2010 (English)Doctoral thesis, comprehensive summary (Other academic)
Abstract [en]

Despite global efforts, exclusive breastfeeding is rarely practiced in South Africa where infants are at risk of diarrheal infections, malnutrition and HIV transmission. The present study was conceptualized within the context of a multi-country, cluster randomized community-based behavioural intervention known as PROMISE-EBF in South Africa, Burkina Faso, Zambia and Uganda (www.clinicaltrials.gov, no: NCT00397150). The aim of this thesis was to identify and describe contextual factors that are important for the effectiveness of community-based peer counselling with a special focus on the promotion of exclusive breast and formula feeding. This thesis identifies the paradoxes and discrepancies embedded in the notion of community-based “peer” counselling approach, especially in the South African context of poverty, HIV and social distrust. Peer counselling, while perceived useful, was associated with social distrust which might have resulted in reduced effectiveness of the intervention. The thesis further illustrates that, while there is strong support for breast feeding, there was a general openness for early introduction of commercial foods and liquids. Mothers’ perceptions on infant feeding and peer counselling varied substantially according to HIV-status and geographical area. Nevertheless, the infant feeding peer counselling approach neither modified the mothers’ perceptions on feeding nor its associated barriers. Thus, several important barriers to exclusive breastfeeding including the risk for HIV stigmatization still remain. The results of this thesis highlight the need to rethink current approaches to the promotion of exclusive breastfeeding. It further draws attention to the gap between theoretical assumptions inherent in health interventions and the actual dynamic processes and realties of women in low-income high HIV settings.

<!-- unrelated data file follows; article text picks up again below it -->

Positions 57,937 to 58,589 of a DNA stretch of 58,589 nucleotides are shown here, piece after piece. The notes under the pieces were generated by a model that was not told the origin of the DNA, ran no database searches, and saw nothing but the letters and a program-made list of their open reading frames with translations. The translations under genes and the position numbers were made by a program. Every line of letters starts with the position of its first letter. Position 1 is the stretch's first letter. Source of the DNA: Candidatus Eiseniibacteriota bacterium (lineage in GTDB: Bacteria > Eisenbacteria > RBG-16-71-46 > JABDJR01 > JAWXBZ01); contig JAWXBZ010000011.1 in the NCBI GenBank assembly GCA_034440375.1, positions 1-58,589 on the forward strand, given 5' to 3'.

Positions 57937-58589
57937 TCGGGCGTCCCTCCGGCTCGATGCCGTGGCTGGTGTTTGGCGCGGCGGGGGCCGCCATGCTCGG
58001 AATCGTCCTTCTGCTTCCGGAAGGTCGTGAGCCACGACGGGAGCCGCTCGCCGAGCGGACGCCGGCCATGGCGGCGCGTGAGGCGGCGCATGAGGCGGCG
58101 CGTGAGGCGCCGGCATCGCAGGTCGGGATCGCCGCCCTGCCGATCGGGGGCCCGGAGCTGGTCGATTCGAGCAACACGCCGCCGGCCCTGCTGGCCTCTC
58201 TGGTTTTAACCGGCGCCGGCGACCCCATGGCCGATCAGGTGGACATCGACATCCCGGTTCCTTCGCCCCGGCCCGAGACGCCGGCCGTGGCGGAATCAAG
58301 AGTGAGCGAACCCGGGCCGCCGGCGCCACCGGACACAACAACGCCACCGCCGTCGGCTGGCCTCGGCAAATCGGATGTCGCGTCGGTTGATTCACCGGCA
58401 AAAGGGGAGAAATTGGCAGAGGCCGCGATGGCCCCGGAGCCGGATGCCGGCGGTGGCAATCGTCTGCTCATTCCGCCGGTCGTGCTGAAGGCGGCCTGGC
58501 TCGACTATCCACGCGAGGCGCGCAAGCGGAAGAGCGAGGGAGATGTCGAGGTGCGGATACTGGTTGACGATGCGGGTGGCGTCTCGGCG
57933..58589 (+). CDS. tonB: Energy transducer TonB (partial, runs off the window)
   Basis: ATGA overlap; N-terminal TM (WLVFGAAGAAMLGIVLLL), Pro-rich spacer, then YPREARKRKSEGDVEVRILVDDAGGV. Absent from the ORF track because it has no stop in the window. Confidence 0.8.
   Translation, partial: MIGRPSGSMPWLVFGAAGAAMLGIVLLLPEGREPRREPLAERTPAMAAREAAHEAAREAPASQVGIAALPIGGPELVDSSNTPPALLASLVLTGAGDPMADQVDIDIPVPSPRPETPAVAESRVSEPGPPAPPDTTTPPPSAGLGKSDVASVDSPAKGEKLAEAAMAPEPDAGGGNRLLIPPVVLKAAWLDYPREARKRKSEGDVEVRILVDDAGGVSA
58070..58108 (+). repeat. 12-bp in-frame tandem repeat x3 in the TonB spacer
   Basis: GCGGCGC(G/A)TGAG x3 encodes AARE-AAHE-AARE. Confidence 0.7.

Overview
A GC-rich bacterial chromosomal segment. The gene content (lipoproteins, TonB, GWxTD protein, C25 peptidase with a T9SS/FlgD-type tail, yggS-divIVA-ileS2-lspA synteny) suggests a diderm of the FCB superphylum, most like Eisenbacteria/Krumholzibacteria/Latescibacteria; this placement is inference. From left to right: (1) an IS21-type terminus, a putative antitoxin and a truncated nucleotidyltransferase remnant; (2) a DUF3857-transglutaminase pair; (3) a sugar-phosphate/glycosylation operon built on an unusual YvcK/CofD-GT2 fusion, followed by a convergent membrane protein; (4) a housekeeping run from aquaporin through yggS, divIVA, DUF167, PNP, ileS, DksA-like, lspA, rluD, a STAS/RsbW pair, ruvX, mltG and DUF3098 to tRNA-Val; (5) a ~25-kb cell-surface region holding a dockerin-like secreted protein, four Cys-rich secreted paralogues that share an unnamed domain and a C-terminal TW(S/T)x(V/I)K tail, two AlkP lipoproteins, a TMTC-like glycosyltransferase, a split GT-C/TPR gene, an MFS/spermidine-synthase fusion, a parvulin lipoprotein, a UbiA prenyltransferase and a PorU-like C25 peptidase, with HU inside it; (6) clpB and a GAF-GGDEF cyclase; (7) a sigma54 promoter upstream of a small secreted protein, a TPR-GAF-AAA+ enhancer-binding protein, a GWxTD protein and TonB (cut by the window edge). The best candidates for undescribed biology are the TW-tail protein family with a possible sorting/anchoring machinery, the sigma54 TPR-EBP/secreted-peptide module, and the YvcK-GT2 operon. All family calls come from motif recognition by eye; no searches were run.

Place, publisher, year, edition, pages
Uppsala: Acta Universitatis Upsaliensis, 2010. 72 p.
Series
Digital Comprehensive Summaries of Uppsala Dissertations from the Faculty of Medicine, ISSN 1651-6206 ; 619
Keyword
Promotion, Exclusive Breastfeeding, Formula Feeding, Peer Counselling, HIV, South Africa
National Category
Medical and Health Sciences
Research subject
Medicine
Identifiers
urn:nbn:se:uu:diva-133199 (URN)978-91-554-7939-8 (ISBN)
Public defence
2010-12-15, Universitetshuset, Sal IX, Biskopsgatan 3, Uppsala, 13:15 (English)
Opponent
Supervisors
Available from: 2010-11-24 Created: 2010-11-02 Last updated: 2011-01-13Bibliographically approved

Open Access in DiVA

No full text

Other links

Publisher's full text

Authority records BETA

Nor, BarniAhlberg, Beth MainaDoherty, TanyaEkström, Eva-Charlotte

Search in DiVA

By author/editor
Nor, BarniAhlberg, Beth MainaDoherty, TanyaEkström, Eva-Charlotte
By organisation
International Maternal and Child Health (IMCH)
In the same journal
Maternal and Child Nutrition
Medical and Health Sciences

Search outside of DiVA

GoogleGoogle Scholar

doi
urn-nbn

Altmetric score

doi
urn-nbn
Total: 612 hits
CiteExportLink to record
Permanent link

Direct link
Cite
Citation style
  • apa
  • ieee
  • modern-language-association
  • vancouver
  • Other style
More styles
Language
  • de-DE
  • en-GB
  • en-US
  • fi-FI
  • nn-NO
  • nn-NB
  • sv-SE
  • Other locale
More languages
Output format
  • html
  • text
  • asciidoc
  • rtf